Burien was among the first cities in Washington to declare itself a sanctuary city following the election of President Donald Trump, who promised tough enforcement against undocumented immigrants with rhetoric that focused on Latinx and Muslim people during his presidential campaign.
In January, the Burien City Council passed an ordinance that barred its police and city staff from inquiring about people’s citizenship or immigration status and further barred collecting information on people’s religion.
That law is being challenged by a voter initiative that will appear on the ballot this fall. Proposition 1, if passed, would repeal the city’s sanctuary status.
The most public backer of the repeal is Craig Keller, a West Seattle resident who opened a post-office box in Burien, where he has collected and received petitions in support ending the sanctuary status.
Keller declined multiple requests to speak on this story, but spoke publicly at Burien City Council meetings on July 31 and Aug. 7.
During the first meeting, Keller described his work on this initiative by quoting “Letter from a Birmingham Jail,” in which Martin Luther King Jr. explains why he left Atlanta to fight racism in Birmingham.
Keller blamed rape and drug crimes that took place in Burien on undocumented immigrants and said that the city is at risk to lose federal funding for public safety if it stands by the ordinance. Trump has threatened to pull federal public safety funding from sanctuary cities.
“Please, for the safety, the true safety of this community, please give the citizens a chance to reject this sanctuary misadventure so we can protect the budget of this city,” Keller said on Aug. 7.
While Keller compares his work to that of the iconic civil rights activist, his opponents see the effort as pure racism.
“Don’t be fooled, you are racist,” Burien City Council candidate Pedro Olguin said to those who signed the initiative that created Proposition 1. “You are a shame to our community, and I hope you feel that every day of your life.”
Most residents who spoke at the Aug. 7 meeting supported putting Proposition 1 on the ballot but said they would vote against it and were certain that Burien voters would reject the repeal effort.
But its inclusion on the ballot confirmed for some the growing racism that they have experienced in this city of 51,000 people, where 20 percent are Hispanic or Latinx, according to the 2010 U.S. Census.
“There has been a disturbing uptick in the number of hate crimes and hate speech,” said Alycia Ramirez, a lifelong Burien resident. “I myself have experienced this.”
Ramirez said that she has experienced people hurling racial epithets at her, telling her to leave the country and saying that her family should be buried in the desert.
The Burien City Council was split on this initiative when it passed in January. It eked by in a 4-3 vote, with councilmembers Lauren Berkowitz, Steve Armstrong, Austin Bell and Nancy Tosta in favor of the sanctuary city status.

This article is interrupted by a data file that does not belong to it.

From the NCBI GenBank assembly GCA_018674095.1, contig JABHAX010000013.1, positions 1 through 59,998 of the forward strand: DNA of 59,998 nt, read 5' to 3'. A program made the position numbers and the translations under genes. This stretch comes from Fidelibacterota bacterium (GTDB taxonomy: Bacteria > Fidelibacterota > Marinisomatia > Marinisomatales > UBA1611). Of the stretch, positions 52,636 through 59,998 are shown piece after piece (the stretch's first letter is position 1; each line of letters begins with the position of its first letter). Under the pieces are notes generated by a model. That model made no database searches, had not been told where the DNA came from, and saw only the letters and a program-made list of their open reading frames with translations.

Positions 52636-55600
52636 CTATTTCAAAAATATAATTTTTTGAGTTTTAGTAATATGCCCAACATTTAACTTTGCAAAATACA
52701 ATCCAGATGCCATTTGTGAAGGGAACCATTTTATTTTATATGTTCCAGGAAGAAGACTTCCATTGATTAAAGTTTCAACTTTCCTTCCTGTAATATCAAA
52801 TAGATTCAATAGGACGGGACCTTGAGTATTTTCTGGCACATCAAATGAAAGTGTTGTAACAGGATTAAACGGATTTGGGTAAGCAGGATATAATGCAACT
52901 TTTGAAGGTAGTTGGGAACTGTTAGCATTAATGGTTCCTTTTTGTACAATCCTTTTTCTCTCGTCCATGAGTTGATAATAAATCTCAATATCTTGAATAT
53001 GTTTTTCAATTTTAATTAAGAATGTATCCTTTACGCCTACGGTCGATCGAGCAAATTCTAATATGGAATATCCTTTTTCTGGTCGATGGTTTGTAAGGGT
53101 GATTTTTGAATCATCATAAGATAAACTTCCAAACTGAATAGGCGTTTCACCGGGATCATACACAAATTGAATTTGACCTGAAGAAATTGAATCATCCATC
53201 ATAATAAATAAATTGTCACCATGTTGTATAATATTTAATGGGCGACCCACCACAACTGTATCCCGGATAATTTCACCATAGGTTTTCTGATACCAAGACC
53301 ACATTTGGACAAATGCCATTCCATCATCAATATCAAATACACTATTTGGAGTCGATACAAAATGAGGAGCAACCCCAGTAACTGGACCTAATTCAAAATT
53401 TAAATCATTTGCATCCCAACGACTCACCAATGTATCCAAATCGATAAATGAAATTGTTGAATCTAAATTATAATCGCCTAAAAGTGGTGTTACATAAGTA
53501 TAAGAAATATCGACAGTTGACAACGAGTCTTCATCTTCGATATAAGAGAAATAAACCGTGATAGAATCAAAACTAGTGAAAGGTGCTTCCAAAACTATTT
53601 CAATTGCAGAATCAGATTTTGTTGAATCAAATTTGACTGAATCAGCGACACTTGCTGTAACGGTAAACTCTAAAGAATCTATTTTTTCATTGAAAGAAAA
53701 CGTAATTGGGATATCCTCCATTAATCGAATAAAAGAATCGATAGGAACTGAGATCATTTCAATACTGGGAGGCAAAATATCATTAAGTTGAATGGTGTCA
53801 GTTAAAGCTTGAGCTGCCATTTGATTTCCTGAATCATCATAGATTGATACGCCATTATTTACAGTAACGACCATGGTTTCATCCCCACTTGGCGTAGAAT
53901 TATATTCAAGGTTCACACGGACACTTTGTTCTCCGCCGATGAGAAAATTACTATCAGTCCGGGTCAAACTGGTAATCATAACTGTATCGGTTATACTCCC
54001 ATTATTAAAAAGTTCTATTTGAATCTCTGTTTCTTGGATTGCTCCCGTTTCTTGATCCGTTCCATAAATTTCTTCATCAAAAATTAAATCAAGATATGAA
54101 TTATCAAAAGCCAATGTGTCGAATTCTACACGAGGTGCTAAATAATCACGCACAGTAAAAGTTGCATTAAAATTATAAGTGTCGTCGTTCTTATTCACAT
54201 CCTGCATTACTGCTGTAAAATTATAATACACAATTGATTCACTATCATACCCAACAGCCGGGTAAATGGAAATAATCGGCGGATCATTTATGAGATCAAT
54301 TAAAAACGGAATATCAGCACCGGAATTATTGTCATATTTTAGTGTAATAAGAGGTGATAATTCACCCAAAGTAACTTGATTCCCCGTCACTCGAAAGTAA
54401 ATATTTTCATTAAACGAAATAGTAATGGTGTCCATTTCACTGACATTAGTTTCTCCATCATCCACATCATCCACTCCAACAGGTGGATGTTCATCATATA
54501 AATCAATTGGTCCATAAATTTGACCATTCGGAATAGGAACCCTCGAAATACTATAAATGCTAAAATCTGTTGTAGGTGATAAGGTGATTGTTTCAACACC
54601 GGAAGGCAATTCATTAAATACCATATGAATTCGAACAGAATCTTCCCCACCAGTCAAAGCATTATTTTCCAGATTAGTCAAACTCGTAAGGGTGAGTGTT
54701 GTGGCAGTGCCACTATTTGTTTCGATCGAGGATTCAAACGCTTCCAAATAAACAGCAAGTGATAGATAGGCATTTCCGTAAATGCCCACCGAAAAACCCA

The City Council was similarly divided by the repeal and spent two meetings discussing it. By law, the City Council has two options in responding to a voter initiative with sufficient signatures: It can pass the law as proposed or place it on the ballot.
Berkowitz wanted to explore a third option: challenging the validity of the signatures and initiative in court. To give time to explore that, she filibustered the July 31 meeting by speaking at length about the initiative and her opposition until the City Council narrowly agreed to end the meeting.
When discussion resumed Aug. 7, Councilmember Debi Wagner proposed a suspension of the rules, which would allow Mayor Lucy Krakowiak to force a vote on the initiative without further discussion. The council voted to put Proposition 1 on the ballot with six in favor and Berkowitz abstaining.
Krakowiak called for a recess of the meeting despite protests from Berkowitz, Tosta and Bell, who wanted time during the meeting to talk about Proposition 1.
The three used the recess to speak to residents from the dais as the other four councilmembers left their seats.
Berkowitz said that it was not proper for a city council to send constitutional rights onto a ballot to be voted on.
“We should have challenged the petitions in the courts instead,” she said.
Tosta defended the City Council’s January decision to become a sanctuary city.
“I’m very troubled that outside interests have come into our community and divided our community with hatred and fear mongering,” Tosta said.
Supporters of the initiative argued that the status is ultimately symbolic. The Burien Police Department is operated by the King County Sheriff’s Office, which already is working under similar sanctuary policies.
But the Burien ordinance goes further, barring all city staff from inquiring about immigration status and includes religion as well.
Burien resident Monse Padilla, who spent a decade working on immigration issues, said that local ordinances empower local governments to act.
“Deportation cases can be opposed because local governments intervene,” she said.
Even if it was symbolic, the symbol has caused a sharp divide that is felt across generations.
One Latino youth, perhaps in middle school, approached the microphone during public comment to share his own prepared remarks. But as soon as he reached the podium, he turned and left in tears.
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